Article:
Researchers, from the universities of Bristol, Southampton, Oxford, Hull and Tripoli in Libya, have confirmed that there was a new possible route where rivers once flowed from the central Saharan watershed all the way to the Mediterranean.

Similarities in the style of stone tools being made in Chad and Sudan with those manufactured in Libya during this key period, lend the theory some support, say the scientists.

Researchers had previously focused on the Nile Valley as the principal route of dispersal into other continents by early representatives of our species.

Although it is unclear which routes they took to get there, Homo sapiens had reached the Levant by around 100,000 years ago, where their remains are known from Es Skhul and Qafzeh in Israel.

However, this appears to have been an early, failed foray outside Africa by modern humans. By 75,000 years ago, Neanderthals had replaced our species in the region.

Then, about 45,000 years ago, modern humans reoccupied the area.
Genetic evidence suggests that populations living outside Africa today are the descendents of a migration which originated in the east of the continent between 60-70,000 years ago.

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Monday 13 October 2008

X Factor or Spoof? Hard to tell!

That was the most worrying thing about Peter Kay's programme last night, it was hard to notice much difference between this spoof version and the real thing. I think we've got a few new routines for our stage shows at the kids' project in Villa Maria, Peru this coming year though, that's how I'm justifying having watched it at least...!

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Ray Mears

You're lost in the middle of nowhere.
Dusk is present, soon to be greeted by the imminent blanket of darkness.
You are hungry and wet, you notice a figure walking towards you in shorts and penknife in hand.

Struck by fear you can't move! That is until you notice it's Ray Mears, warmth fills from within - you are saved. Undoubtedly a fire will soon be raging made from nothing but trapped wind and an eye lash, followed by a succulent meal of worms and leaves. The man is incredible, an office Hero. Bellow is an article from the Guardian

Autumn is Ray Mears's favourite season "because the campfire seems important again". Stags are rutting near his home in East Sussex and the low sun struggles to wipe away the heavy morning dew. Lying on the damp, leaf-covered ground recently, Mears came within touching distance of two curious deer. He must have kept very still. "Your body doesn't have to be still," he explains. "As long as you are spiritually still, then things happen. That inner current is most important of all. It draws things to you." He quotes the Canadian conservationist Grey Owl - "Remember that we all belong to nature" - and then recalls what was once said about the man: "'When the average person walks into the woods and they tread on a stick and it snaps, the animals unite against the intruder in silence, and part of that silence was Grey Owl.' I've always tried to be a part of that silence."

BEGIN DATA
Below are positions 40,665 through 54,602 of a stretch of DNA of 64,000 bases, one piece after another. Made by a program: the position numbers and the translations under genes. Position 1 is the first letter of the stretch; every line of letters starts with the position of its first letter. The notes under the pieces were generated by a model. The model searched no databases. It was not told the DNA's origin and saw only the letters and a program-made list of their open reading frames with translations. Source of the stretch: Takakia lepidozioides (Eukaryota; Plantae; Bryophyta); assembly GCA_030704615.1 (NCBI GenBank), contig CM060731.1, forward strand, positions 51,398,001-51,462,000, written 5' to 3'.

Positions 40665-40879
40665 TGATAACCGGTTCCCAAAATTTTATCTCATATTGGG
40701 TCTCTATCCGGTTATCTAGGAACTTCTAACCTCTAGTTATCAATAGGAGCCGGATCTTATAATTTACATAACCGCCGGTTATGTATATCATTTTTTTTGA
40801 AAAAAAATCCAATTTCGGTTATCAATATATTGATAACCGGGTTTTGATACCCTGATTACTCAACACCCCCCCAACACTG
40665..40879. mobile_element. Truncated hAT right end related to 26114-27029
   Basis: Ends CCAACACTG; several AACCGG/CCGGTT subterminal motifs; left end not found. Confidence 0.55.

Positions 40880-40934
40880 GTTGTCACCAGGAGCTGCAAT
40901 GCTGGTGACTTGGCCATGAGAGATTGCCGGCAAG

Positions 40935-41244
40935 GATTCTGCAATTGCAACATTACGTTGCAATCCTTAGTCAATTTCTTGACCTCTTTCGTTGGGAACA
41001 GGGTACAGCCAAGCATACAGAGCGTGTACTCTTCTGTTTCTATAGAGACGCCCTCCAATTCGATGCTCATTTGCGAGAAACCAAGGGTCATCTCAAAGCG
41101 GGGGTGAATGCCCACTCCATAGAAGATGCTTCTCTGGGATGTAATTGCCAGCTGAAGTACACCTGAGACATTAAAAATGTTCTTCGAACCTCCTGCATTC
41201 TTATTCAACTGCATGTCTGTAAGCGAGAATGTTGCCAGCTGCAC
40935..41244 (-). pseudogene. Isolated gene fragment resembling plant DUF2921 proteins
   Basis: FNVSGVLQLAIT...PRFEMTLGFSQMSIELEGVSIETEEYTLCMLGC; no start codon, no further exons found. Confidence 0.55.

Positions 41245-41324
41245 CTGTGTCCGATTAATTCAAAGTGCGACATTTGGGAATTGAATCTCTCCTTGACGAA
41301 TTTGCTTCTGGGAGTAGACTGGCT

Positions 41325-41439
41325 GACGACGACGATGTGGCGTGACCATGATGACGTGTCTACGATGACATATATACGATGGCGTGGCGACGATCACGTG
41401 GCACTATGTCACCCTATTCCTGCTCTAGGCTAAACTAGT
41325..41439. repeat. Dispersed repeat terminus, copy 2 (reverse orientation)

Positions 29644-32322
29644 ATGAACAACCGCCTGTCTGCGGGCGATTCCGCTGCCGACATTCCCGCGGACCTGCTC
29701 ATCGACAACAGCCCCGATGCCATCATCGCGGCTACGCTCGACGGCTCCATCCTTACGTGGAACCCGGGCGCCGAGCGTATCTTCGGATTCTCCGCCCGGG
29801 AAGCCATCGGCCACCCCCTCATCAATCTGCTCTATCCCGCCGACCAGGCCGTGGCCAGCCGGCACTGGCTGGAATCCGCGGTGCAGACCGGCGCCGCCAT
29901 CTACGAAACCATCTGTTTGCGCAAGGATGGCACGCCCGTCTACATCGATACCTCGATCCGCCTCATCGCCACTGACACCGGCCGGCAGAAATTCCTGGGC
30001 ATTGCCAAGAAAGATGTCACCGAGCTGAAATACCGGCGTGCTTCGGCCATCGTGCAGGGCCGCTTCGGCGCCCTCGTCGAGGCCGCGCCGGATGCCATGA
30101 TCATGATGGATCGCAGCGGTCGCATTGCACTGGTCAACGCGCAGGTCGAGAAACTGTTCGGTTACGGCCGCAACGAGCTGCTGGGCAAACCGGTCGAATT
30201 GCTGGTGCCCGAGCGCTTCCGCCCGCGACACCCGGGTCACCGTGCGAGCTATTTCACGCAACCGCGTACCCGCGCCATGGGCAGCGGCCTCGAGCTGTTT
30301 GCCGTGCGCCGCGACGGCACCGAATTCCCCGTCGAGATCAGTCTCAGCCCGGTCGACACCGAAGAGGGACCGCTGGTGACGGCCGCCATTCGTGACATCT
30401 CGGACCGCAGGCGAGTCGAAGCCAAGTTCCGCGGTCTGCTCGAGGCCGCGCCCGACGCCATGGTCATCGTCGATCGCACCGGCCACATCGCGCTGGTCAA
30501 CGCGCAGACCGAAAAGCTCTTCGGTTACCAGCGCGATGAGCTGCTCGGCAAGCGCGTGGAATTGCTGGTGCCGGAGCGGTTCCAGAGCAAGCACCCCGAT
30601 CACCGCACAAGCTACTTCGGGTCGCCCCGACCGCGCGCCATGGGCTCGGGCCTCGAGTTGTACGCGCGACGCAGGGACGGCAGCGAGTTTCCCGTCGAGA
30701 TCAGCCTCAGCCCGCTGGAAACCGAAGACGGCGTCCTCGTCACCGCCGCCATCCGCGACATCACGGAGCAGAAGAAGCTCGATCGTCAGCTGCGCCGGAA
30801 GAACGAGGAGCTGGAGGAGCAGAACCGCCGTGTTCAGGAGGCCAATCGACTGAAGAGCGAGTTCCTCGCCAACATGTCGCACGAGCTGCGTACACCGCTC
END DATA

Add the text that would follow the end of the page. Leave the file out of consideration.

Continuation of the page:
Britain's favourite bushcraft expert detonated a minor explosion earlier this year when he dismissed his rival TV adventurer Bear Grylls as "a boy scout" and "a showman". In a recent Guardian interview, Grylls graciously accepted that Mears was "much tougher" than he was. A plush restaurant in central London is probably not the ideal place for a survival guru to launch round two and Mears wants none of it. "It's boring," he says dismissively as he orders cream of watercress soup and tuna loin. He does not consider himself a TV personality and also rejects the survival expert tag. "I don't want to be stereotyped with this word, 'survivor'. I can't stand that. It's a small part of what I do," he says. "I'm a simple woodsman."

Mears is part of the way through filming a new BBC series in northern Canada and has just published a book of photographs culled from 300,000 images he has taken during 20 years of travelling the world. Between rather lovely portraits of native people from southern Ireland to Africa's Skeleton Coast, he writes that he seeks out "quiet moments rather than loud". From this year's Ray Mears Goes Walkabout to earlier series of Ray Mears' Bushcraft, his TV series are more sensitive and reflective than rival outdoor adventure shows. "Because I'm a woodsman, I live in the woods and I notice the subtle things that aren't normally spotted," he says. "I did have one producer who kept writing lines like, 'If you don't do this, you'll die in minutes.' It's just not true so I won't say it. I want to show things as they are. There's an immature view of wilderness as being a threat to human beings, but for most of the people I work with it's home."

Mears grew up in Kenley, Surrey, where the suburbs of south London meet the North Downs. How did he develop his great love for woodland? "I didn't develop it - it developed me. It found me." Being an only child, he believes, "was an important part of shaping me". There is still something stolid and short-trousered about Mears, even though he is 44. It is easy to imagine him stomping off on his own into the countryside as a boy. He would trace the source of a spring on his OS map or follow animal tracks. "Times alone are when you have a chance to listen to your own mind. That's something we don't allow ourselves today," he says. "I was very lucky to grow up in that generation before mobile phones. It's fascinating how thought processes today are constantly interrupted. Although we can communicate faster, we are able to think less quickly and less clearly because of these interruptions."